Highlights and main attractions of Pinta Island

The rugged Pinta Island is the northernmost of the main Galapagos group. Named Abingdon Island by the English, after the Earl of Abingdon, Pinta Island has no visitor sites, it does have some landing sites, however a special permit is required from the Galapagos National Park authority to go ashore.

The elusive fur seal can be seen here as well as galapagos hawks and swallow tailed gulls.

Where is Pinta Island?

Location and Activities

Pinta Island is a shield volcano with numerous young lava flows and fissures, its landscapes relatively arid and dry. Unfortunately Pinta Island cannot be visited on a normal Galapagos Island cruise, but it is worth mentioning for its most famous resident, Lonesome George, the last ever Pinta tortoise. Despite an area of 60 square kilometres, there is a wide variety of wildlife found here, including Galapagos hawks, fur seals, swallow-tailed gulls and marine iguanas. The island once had a thriving tortoise population, now almost diminished due to poaching by whalers and fishermen. Feral goats were introduced in 1958 which diminished the food supplies and hence, the native tortoises.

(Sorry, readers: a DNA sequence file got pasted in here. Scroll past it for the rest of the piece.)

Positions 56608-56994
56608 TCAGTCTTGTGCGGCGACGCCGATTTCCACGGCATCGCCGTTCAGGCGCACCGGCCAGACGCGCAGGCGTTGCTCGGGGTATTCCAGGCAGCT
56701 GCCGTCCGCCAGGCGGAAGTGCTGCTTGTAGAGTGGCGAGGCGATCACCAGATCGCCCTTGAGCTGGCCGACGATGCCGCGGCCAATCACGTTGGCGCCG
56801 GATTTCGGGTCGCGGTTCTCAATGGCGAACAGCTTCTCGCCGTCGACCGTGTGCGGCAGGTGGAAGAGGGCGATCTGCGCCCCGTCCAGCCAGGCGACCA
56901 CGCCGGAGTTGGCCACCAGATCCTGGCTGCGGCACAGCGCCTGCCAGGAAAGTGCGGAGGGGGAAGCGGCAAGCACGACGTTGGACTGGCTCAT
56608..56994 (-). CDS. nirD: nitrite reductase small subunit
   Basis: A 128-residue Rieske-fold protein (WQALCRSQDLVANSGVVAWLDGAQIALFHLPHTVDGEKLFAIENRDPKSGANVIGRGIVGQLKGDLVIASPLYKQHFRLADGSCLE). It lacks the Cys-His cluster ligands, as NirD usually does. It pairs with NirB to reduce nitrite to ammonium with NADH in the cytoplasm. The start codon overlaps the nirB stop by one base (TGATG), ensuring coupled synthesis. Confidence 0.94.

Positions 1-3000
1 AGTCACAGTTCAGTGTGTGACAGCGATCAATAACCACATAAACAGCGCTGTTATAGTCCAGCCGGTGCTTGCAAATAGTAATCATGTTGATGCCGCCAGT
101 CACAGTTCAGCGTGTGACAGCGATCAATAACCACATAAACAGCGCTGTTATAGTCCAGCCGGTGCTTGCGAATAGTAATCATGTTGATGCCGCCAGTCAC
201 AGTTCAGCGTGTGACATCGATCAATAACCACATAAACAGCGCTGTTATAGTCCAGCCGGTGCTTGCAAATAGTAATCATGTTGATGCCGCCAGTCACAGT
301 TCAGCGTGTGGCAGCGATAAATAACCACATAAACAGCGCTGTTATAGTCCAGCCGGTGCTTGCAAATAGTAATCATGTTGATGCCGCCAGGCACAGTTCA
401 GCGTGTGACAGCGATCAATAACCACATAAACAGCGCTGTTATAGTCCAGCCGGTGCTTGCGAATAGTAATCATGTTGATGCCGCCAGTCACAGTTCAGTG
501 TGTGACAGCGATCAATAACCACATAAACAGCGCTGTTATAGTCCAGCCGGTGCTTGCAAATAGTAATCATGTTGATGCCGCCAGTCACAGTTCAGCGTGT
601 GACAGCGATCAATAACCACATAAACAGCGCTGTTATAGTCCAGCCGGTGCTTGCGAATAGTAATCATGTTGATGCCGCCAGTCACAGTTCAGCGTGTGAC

Lonesome George was the last survivor of the Pinta tortoise subspecies. Discovered in the 1900’s and moved to the Charles Darwin Research Station on Santa Cruz Island, the many failed attempts to mate him lead to him living the life of a bachelor till his passing in June 2012.

On a more positive note, the island is now starting to recover from its darker days, with food supplies returning to help ensure the survival of the local wildlife.

Despite being unable to visit, it is worth learning about this island, it is an important part of the Galapagos Islands past and present.


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